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Is it really time to forget?

Today is the seventh of July.

It seems the response to such a statement of fact might well be a ’so what?’ followed by a shrug.

I was surprised to discover that none of our broadsheet newspapers, tabloids or TV news channels – or even the Google News aggregator – carries a front-page acknowledgement that on this day a mere six years ago, London was the scene of a terrible terrorist attack in which four British men blew up 52 innocent morning commuters. Only the (London) Evening Standard had a small feature, but it focused on the ‘phone hacking’ angle – as if merely remembering was not newsworthy on its own merits.

So my question to you is: is it right that there is no media interest in marking this day? Is it right that we appear to have ‘moved on’?

My view is that we should not forget this horrfic day six years ago. We should remember. We should talk about it.

What’s yours?

Kenan Malik in the NYT has this to say:

The real question is not how people like Mohammad Sidique Khan, the leader of the 7/7 bombers, came to be radicalized, but why so many young men, who by all accounts are intelligent, articulate and integrated, come to find this violent, reactionary ideology so attractive. To answer it, we need to look not at extremist preachers or university lecturers but also at public policy, and in particular the failed policy of multiculturalism.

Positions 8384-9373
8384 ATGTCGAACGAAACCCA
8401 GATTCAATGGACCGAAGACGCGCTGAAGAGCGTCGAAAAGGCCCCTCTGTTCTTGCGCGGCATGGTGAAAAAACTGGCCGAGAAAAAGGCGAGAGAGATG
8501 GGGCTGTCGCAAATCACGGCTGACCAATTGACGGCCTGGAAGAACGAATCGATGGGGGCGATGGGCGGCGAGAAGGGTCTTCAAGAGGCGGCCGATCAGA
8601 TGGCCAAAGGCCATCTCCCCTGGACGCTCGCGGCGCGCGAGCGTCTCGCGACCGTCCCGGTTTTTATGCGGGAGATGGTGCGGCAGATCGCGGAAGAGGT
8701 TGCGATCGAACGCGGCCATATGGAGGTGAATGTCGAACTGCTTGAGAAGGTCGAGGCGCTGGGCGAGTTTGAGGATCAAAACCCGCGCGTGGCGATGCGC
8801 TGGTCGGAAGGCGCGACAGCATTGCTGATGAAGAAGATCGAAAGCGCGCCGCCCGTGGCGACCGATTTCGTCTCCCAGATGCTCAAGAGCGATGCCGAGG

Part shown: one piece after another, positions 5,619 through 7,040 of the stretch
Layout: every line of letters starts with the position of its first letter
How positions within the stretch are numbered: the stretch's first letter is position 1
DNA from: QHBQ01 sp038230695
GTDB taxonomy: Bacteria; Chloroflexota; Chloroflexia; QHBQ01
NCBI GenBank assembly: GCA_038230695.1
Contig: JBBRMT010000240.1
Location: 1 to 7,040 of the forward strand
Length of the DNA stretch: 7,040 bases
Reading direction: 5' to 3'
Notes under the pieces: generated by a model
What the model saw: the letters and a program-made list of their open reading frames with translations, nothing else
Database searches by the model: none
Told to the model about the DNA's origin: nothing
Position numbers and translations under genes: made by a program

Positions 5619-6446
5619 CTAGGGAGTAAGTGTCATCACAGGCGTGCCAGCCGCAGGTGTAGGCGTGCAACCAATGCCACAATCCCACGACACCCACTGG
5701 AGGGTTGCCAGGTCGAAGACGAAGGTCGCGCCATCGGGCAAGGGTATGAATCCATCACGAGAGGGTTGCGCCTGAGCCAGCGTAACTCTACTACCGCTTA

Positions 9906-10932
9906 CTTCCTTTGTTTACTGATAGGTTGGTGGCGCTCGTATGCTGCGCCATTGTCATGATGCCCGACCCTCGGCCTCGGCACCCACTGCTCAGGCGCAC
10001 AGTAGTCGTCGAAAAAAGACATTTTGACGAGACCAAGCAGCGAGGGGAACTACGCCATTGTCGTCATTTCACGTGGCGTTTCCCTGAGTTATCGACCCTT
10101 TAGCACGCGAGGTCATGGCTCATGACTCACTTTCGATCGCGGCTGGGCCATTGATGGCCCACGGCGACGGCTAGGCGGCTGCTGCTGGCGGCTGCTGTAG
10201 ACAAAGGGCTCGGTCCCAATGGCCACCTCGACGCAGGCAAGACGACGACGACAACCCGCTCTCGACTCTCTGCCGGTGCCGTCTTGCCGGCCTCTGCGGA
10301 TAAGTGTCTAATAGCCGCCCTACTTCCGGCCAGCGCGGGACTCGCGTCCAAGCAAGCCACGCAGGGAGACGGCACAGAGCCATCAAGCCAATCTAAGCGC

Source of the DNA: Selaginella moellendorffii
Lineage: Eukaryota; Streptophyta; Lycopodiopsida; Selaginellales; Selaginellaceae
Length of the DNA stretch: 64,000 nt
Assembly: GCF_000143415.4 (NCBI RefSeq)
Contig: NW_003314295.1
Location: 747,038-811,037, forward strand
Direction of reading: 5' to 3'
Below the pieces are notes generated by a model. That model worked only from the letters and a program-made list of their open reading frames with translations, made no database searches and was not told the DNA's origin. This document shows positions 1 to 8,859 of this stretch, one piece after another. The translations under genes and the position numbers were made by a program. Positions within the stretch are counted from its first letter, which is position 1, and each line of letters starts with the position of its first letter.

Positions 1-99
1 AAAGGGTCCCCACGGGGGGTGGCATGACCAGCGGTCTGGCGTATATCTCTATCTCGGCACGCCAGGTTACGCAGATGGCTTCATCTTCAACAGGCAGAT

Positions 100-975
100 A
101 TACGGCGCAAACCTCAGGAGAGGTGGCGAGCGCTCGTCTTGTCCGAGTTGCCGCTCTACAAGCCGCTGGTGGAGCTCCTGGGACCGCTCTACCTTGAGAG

Part of the difficulty in thinking about multiculturalism is that it has come to have two meanings that are rarely distinguished. On one hand, it refers to a society made diverse by mass immigration, and on the other to the policies governments employ to manage such diversity. The failure to distinguish between these meanings has made it easier to use attacks on multiculturalism as a means of blaming minorities for the failure of government policy.

Politicians effectively abandoned their responsibility to engage directly with minorities, subcontracting it out to often reactionary “leaders.”

If the prime minister wanted to get a message to the “Muslim community,” he called in the council or visited a mosque. Rather than appealing to Muslims as British citizens, politicians preferred to see them as people whose primary loyalty was to their faith and who could be politically engaged only by other Muslims. As a result religious — and Islamist — figures gained new legitimacy in their own neighborhoods and came to be seen by the wider society as the authentic voice of British Muslims.

More progressive movements became sidelined. Today “radical” in an Islamic context means someone who is a religious fundamentalist. Thirty years ago it meant the opposite: a secularist who challenged both racism in the streets and the power of the mosques. Secularism was once strong within Muslim communities, but it has been squeezed out by the new relationship between the state and religious leaders.

Read the whole article